There were no rallies, runs or pink ribbons in 1991 when Matuschka was diagnosed with breast cancer, but she turned her plight into art, photographing herself after treatment, mastectomy scars and all.
"There were no pink ribbons, and AIDS was the disease du jour," Matuschka, who uses only one name, told photography and sculpture students at Northwest School of the Arts Wednesday. "I just felt I had to do this because no one else was doing it."
Matuschka worked on her project for two years. One of her self-portraits, "Beauty Out of Damage," made the cover of the New York Times Sunday Magazine in 1993, creating controversy, garnering a Pulitzer Prize nomination and adding momentum to the fledgling breast-cancer movement.
Instead of producing raw images, Matuschka made hers artistic so they would be embraced by the media. She said photographers should strive to be unique in their vision, even though that is more difficult today with the plethora of cameras and amateur photographers.
"As new citizens of the creative world, if you look and see something through your lens that you've seen before – I can only stress – don't take it again," she said. "You have to look at things differently. You need to constantly do and to be in dialogue with other people on what's going on in the world."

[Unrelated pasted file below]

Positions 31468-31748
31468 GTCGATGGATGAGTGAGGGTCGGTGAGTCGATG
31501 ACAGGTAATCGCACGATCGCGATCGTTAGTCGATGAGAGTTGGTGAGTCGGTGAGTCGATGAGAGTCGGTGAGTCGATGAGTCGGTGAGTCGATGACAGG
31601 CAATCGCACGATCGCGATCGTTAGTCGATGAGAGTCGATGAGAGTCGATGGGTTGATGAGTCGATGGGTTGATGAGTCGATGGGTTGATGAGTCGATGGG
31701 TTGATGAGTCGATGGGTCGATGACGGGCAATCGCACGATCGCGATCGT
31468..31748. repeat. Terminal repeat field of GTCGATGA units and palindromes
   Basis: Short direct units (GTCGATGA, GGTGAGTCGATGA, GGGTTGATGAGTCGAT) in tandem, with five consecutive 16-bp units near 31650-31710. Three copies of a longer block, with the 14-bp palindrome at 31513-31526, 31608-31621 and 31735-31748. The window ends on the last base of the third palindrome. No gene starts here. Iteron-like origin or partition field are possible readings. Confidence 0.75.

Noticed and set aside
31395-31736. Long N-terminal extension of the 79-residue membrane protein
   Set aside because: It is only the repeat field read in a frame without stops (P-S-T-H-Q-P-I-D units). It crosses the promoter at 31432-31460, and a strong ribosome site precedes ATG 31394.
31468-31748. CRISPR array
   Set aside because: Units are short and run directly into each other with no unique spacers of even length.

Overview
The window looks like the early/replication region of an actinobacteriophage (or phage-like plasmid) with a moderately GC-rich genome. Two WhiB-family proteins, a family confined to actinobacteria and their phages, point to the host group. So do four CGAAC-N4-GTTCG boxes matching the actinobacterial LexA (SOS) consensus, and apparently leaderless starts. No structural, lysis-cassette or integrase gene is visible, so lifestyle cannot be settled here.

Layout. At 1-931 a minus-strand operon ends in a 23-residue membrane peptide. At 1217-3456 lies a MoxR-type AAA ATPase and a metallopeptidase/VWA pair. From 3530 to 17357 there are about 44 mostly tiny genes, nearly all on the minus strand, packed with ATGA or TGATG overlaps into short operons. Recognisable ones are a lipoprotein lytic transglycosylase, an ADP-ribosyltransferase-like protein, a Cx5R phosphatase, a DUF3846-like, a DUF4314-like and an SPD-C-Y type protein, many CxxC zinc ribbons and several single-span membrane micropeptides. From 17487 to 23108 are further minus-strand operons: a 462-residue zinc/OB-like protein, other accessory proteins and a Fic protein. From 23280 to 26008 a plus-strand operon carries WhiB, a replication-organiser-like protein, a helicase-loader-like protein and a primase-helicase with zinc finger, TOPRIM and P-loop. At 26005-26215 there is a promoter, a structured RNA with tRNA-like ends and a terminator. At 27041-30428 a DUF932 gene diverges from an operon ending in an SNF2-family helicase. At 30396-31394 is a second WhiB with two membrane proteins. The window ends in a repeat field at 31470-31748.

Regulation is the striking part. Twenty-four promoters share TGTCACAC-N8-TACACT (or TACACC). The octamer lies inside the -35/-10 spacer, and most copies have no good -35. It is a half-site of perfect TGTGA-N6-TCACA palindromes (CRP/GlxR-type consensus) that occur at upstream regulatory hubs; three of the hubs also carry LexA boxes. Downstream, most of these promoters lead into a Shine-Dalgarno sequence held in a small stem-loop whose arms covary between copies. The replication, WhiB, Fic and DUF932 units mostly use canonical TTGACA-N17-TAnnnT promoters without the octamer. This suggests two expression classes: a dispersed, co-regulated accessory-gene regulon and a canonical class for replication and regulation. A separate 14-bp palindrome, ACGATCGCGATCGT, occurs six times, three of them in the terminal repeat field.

Matuschka also is a painter. She said she loves the medium because it's three-dimensional. Shades and layers also have been key elements in her photography, and chemicals used in the darkroom process allowed her to achieve what can't be done digitally. While she has moved into the digital world, she warned against hyperrealism and the search for perfection.
"A lot of people don't understand a picture doesn't have to be perfect," she said. "I didn't really cross the digital divide that well. It's a totally new world, but it's not my world."
Matuschka told the students she likes to take on long-term projects and showed photographs from "Ovulation Copulation," which addresses the inhumane eradication of geese and ducks. She said all of her work deals with some kind of internal struggle and encouraged them to find their vision and stick to it.
"Never think your ideas are in vain," she said.